Following three nights and two days at sea out of Southampton, we called at three successive ports -- Funchal on Madeira, Santa Cruz de Tenerife and Las Palmas de Grand Canaria. Each one offered its own special welcome with a fleet of fireboats, an eruption of whistles from other ships in port, and in Las Palmas, the release of 100 white doves that soared in circles over the ship, then vanished.
The departures were even more festive, with fireworks displays (from no less than five barges in Las Palmas) and huge crowds clapping and cheering as -- somewhat incongruously arrogant – ‘Rule Britannia' and ‘Anchors Away' boomed out from the ship.
Life then settled down to a longer and most welcome second stretch at sea, this time five nights and four days en route to Barbados. The warming temperatures brought out the uncrated stock of new green cushions designed for what must be the longest row of promenade deck chairs on the high seas. Passengers took to them in large numbers to read and doze under the overhanging lifeboats.
While I am dining in the Britannia Restaurant, our group has also sampled the Todd English restaurant on Deck 8 aft. Reservations for the later times are hard to come by, but we managed to secure one for 6 p.m. at a table for 10 in a semi-private section overlooking the aft pool. We were seated as the sun went down, allowing the shades to be raised.
The menu could not have been more intriguing, and the results pleased everyone. For a starter, I ordered a dish called Potato and Truffle Loverletters, then continued with Crispy Duck with Ginger Scallion Glaze with Sweet and Sour Cabbage and Root Vegetable Medley, and rounded the meal off with Mandarin Orange Creme Brulee with Berry Salad and Citrus Short Bread. The timing of the courses and the professional service were all perfection, and the staff is obviously quite proud of this high-end culinary establishment. At present there is no extra charge to dine here.
Then last night we sampled the portion of the King's Court that gets attractively transformed into Lotus, an oriental restaurant, also requiring reservations but carrying no surcharge. The sampling menu included Seared Salmon and Jumbo Shrimp, Lobster Wontons, Oriental Spiced Crab Cake, Steamed Skin Roasted Sea Bass, Red Braised Pork Belly, Crispy Duck Spring Roll, and Stir Fried King Prawn and Chicken. We washed the delicious meal down with Singha (Thai) beer.
With a full ship, the popular before dinner venues get very crowded, and in some cases, they cannot handle all who would like to come in for a drink. The Chart Room, a spacious, high-ceiling room, evokes a pre-war ocean liner smoking room but without the lingering stench of cigarettes. The room's musical trio is a big draw, and it is not uncommon to see passengers standing two or three deep at the bar, and additional groups clustered quite happily in conversation at the edge of the dance floor next to the large windows.
The cozier Commodore Club, an observation piano bar on Deck 9, also attracts a big crowd, and often turns away latecomers in the evening. But its forward facing position requires that the shades be drawn after dark at sea to avoid light interfering with the bridge navigation.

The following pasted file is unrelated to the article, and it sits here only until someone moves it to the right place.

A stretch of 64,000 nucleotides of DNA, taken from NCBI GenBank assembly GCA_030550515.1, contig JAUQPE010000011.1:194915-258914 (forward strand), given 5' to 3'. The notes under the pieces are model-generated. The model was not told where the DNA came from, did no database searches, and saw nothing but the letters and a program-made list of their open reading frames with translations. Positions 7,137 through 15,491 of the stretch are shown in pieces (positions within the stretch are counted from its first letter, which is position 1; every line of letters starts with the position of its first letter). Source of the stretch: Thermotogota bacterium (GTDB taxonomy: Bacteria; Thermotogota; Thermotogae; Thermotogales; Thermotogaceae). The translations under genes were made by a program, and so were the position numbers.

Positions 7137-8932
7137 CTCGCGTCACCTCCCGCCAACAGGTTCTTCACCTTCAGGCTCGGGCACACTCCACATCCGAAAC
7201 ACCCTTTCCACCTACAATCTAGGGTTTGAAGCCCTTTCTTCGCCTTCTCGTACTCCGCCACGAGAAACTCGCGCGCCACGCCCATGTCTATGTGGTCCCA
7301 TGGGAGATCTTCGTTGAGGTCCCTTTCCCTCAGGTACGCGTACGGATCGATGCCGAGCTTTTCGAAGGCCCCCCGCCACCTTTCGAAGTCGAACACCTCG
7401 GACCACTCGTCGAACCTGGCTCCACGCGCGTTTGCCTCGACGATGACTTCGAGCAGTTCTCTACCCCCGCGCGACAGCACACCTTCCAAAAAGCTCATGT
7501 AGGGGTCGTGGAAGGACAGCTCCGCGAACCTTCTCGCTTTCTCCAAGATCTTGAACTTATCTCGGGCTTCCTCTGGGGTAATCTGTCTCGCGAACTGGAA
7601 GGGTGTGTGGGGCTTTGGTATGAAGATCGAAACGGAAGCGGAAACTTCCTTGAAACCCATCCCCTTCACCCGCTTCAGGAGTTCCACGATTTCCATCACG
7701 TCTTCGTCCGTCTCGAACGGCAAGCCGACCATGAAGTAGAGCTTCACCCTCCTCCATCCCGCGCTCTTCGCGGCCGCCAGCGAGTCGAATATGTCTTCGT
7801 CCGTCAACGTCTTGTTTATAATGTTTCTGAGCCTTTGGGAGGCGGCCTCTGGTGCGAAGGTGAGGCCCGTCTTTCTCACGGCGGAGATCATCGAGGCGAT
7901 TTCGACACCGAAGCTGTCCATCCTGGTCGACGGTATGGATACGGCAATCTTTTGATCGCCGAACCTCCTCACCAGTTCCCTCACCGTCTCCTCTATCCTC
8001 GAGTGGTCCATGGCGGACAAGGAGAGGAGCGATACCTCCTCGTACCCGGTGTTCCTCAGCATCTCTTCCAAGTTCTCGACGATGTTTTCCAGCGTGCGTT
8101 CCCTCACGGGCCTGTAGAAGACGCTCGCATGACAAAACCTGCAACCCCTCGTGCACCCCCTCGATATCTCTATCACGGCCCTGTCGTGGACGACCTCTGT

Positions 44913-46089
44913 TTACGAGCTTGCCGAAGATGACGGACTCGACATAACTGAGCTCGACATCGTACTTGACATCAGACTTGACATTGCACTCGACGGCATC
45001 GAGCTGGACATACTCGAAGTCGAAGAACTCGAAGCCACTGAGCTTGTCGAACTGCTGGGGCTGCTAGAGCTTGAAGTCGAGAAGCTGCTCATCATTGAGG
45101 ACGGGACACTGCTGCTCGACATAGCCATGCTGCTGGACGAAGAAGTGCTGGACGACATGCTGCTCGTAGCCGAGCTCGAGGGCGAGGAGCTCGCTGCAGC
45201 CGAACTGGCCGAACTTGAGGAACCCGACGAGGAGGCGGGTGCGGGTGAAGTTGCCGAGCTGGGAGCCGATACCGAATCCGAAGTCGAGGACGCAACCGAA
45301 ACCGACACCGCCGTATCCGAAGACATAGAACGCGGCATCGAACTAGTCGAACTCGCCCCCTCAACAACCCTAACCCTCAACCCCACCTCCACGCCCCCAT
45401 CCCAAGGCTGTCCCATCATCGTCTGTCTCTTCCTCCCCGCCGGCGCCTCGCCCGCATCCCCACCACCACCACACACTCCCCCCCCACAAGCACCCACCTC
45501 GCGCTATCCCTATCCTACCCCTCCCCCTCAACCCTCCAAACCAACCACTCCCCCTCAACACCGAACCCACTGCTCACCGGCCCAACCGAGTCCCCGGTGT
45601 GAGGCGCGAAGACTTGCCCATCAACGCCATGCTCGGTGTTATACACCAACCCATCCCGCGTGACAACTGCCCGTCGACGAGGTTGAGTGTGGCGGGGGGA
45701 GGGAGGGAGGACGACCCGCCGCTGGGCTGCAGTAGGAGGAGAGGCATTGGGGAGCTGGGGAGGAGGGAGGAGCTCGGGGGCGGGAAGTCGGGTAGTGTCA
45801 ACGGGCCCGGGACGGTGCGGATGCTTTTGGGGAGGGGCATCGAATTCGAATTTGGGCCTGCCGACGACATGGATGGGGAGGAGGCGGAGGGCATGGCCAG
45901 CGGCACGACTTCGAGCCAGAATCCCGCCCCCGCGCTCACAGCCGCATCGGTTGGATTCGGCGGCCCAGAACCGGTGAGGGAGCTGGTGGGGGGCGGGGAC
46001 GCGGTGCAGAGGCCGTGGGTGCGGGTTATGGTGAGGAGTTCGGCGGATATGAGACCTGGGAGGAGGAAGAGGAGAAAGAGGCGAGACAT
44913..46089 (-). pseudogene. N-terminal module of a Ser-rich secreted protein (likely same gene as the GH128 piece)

The evening entertainment highlight of this voyage was the appearance of Dame Shirley Bassey, who sang her favorite numbers accompanied by a 12-piece orchestra and her musical director. A standing-room-only crowd packed the Royal Court Theater and gave her several standing ovations. I have never experienced a more wildly enthusiastic audience in my many years at sea.
Lecturer and author John Maxtone-Graham, who has been giving ocean liner history talks for more than three decades, has also drawn full houses for his ‘The Only Way to Cross' lecture series, and another on some lesser known aspects of the Titanic disaster. With his theater background, they are more like performances combining a story line with humorous anecdotes and drama.
The first planetarium show -- about the creation of the universe -- was a big hit, and I am now about to take in the second, Stars Above the Atlantic, this afternoon at 5 p.m. The seats in the Illuminations Theater recline to allow a fine look upward into the sky dome.
Cunard touts its 165-year history on the Queen Mary 2 with a much different presentation than that executed on the Queen Elizabeth 2. Here on the QM2, there are several score of historical wall panels using text, drawings, paintings and illustrations. I find it best to allow extra time to get where I am going, to permit a few minutes' pause for a gander. Original paintings, and photos of original paintings, grace the stair towers and companionways. In contrast to the QE2, historical artifacts are few, but in April the Britannia Cup, presented to the line by the city of Boston in the 1840s, and the most valuable of all Cunard memorabilia, will be transferred to the new ship.
The immense size of this ship is a big factor in planning one's roaming. Vertical movements are enhanced by six efficient sets of elevators, including one external pair aft of the bridge. But horizontal trips need some advance planning. On one night, I had a function at the very aft end, a second near the bow, then had to return to the first, making for a half-mile round trip.
Considering this is her maiden voyage, the ship is operating quite well, and the veteran Cunard passengers are much more forgiving of the service hiccups than are those who came more for the status of making the first voyage on the largest ocean liner in history.
For me, the Queen Mary 2 is providing a distinctive new way to cross the Atlantic, and I find that I am making fewer comparisons with her fleetmate QE2 with each passing day. In my mind, the QM2 is rapidly making her own way in capturing my heart and hopefully my loyal patronage.
To be continued…